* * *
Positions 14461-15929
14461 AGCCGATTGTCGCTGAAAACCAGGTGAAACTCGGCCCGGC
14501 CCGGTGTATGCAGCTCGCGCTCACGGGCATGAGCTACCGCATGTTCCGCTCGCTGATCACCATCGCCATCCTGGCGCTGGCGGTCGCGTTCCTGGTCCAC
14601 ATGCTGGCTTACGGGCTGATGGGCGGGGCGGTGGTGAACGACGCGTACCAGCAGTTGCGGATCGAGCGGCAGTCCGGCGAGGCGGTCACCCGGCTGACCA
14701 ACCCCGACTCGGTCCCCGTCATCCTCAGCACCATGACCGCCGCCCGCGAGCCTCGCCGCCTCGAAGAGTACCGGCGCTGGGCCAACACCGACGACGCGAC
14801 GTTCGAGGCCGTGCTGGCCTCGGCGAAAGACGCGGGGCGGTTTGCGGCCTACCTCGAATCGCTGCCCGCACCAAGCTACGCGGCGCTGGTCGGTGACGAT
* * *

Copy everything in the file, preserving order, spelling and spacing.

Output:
Positions 14461-15929
14461 AGCCGATTGTCGCTGAAAACCAGGTGAAACTCGGCCCGGC
14501 CCGGTGTATGCAGCTCGCGCTCACGGGCATGAGCTACCGCATGTTCCGCTCGCTGATCACCATCGCCATCCTGGCGCTGGCGGTCGCGTTCCTGGTCCAC
14601 ATGCTGGCTTACGGGCTGATGGGCGGGGCGGTGGTGAACGACGCGTACCAGCAGTTGCGGATCGAGCGGCAGTCCGGCGAGGCGGTCACCCGGCTGACCA
14701 ACCCCGACTCGGTCCCCGTCATCCTCAGCACCATGACCGCCGCCCGCGAGCCTCGCCGCCTCGAAGAGTACCGGCGCTGGGCCAACACCGACGACGCGAC
14801 GTTCGAGGCCGTGCTGGCCTCGGCGAAAGACGCGGGGCGGTTTGCGGCCTACCTCGAATCGCTGCCCGCACCAAGCTACGCGGCGCTGGTCGGTGACGAT